Home Why AT&T and Verizon May Love Windows Phone – But Can’t Live Without the iPhone

Why AT&T and Verizon May Love Windows Phone – But Can’t Live Without the iPhone

AT&T and Verizon Wireless, the nation’s two largest wireless carriers, intend to market the heck out of Microsoft Windows Phone to prevent Apple from gaining a stranglehold on the U.S. smartphone market. But the strategy has many pitfalls, including the fact that the carriers still can’t afford to live without the iPhone. Bottom line, their love-hate relationship with Apple isn’t ending any time soon.

Reports in the The New York Times and elsewhere indicate that the carriers are not happy paying a hefty subsidy on each iPhone they sell with a two-year contract, plus a portion of the monthly revenue they get from every subscriber of the smartphone. Since AT&T and Verizon Wireless are in the business of maximizing profits, it makes sense that they would try to gain more leverage against their hard-bargaining supplier.

“We’re really looking at the Windows Phone 8.0 platform because that’s a differentiator,” Fran Shammo, Verizon’s chief financial officer, told Reuters. “We’re working with Microsoft on it.” AT&T is already selling and marketing Windows Phone 7 on Nokia’s Lumia 900, the first smartphone created under a partnership between the handset maker and Microsoft. Windows Phone 8 is expected this year.

A Complicated Relationship

While the carriers’ scheming is understandable, their chances of success are complicated by a variety of factors.

First, both carriers are making big money off Apple, and there’s no data showing the Windows Phone will be a top seller anytime soon. This month, Verizon reported selling 3.2 million iPhones in the first quarter, roughly half its total number of smartphones sold. At the same time, data service revenue rose 16% and profit margin increased four percentage points to more than 46%. Despite those heavy subsidies, Verizon made a pile of money selling iPhones.

AT&T also did well in the first quarter on the iPhone. Of the 5.5 million smartphones it sold in the quarter, a whopping 4.3 million were iPhones. Despite that high percentage, AT&T’s wireless operating income margin rose more than 27%, and earnings before interest, taxes, depreciation and amortization (EBITDA) on wireless services rose significantly, to almost 42%.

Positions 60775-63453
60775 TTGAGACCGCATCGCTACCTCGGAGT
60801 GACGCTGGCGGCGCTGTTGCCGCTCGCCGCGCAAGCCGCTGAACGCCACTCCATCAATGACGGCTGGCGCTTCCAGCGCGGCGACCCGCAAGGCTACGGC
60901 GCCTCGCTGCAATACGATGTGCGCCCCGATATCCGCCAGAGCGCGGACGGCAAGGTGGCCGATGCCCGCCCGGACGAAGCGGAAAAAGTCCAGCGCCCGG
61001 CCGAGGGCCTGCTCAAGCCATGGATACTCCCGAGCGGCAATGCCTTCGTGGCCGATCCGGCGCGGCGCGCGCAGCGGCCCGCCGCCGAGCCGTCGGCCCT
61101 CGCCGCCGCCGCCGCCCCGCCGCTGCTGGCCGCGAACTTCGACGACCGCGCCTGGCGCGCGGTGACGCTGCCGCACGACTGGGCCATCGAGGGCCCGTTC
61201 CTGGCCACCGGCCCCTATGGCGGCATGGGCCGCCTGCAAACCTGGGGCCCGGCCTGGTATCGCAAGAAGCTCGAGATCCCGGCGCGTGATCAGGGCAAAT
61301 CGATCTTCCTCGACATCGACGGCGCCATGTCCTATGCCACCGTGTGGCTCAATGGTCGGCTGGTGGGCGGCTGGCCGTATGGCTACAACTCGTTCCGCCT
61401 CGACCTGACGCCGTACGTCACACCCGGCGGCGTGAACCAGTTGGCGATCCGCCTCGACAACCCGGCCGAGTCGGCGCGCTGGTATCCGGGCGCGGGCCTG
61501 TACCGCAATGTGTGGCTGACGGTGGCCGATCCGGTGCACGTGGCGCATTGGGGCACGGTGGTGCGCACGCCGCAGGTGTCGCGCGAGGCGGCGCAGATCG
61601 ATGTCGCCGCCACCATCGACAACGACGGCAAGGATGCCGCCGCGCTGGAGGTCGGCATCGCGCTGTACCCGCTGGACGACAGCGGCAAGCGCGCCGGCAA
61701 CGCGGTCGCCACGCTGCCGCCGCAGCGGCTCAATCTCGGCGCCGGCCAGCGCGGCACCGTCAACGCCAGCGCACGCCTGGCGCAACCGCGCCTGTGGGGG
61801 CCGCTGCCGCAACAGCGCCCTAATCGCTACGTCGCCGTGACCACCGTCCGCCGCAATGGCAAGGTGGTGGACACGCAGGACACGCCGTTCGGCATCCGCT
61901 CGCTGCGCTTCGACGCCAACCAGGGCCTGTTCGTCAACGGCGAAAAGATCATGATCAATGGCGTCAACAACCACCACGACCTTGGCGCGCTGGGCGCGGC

There are other reasons the carriers may find it difficult to temper Apple with the Windows Phone. In the most recent quarter, Verizon added fewer than half of the number of subscribers it had signed up in the previous quarter, and AT&T added only about 25% the number it did the previous quarter. At the same time, the percentage of AT&T subscribers who own a smartphone is closing in on 60%, which means the number of potential new smartphone customers could be shrinking.

In addition, 29% of U.S. smartphone owners use an iPhone, and 39% of consumers who intend to buy a smartphone in the next six months plan to buy one from Apple, according to the Yankee Group.

Apple Poised for Gains

This suggests Apple is poised to gain significant market share against Google Android, the current market leader in smartphone operating systems and another big seller for the carriers – and one that also costs the carriers less in subsidies. Android handset makers include Samsung, Motorola, HTC and LG. Research In Motion, which sells the BlackBerry, is another major smartphone maker, but its fortunes have been sliding lately.

“The plethora of phone vendors who are targeting AT&T and Verizon may be about to be hit by a triple whammy – slowing overall [subscriber] growth, slowing smartphone growth and lower market share for non-iPhone smart devices,” Tero Kuittinen, a mobile analyst and vice president of Alekstra, wrote for Forbes magazine. Alekstra sells services to help people manage phone bills.

While AT&T and Verizon may have plans to boost Windows Phone sales, and Microsoft may be doing everything possible to sweeten the pot for them, those plans may not be enough to materially alter their ongoing dependence on Apple.

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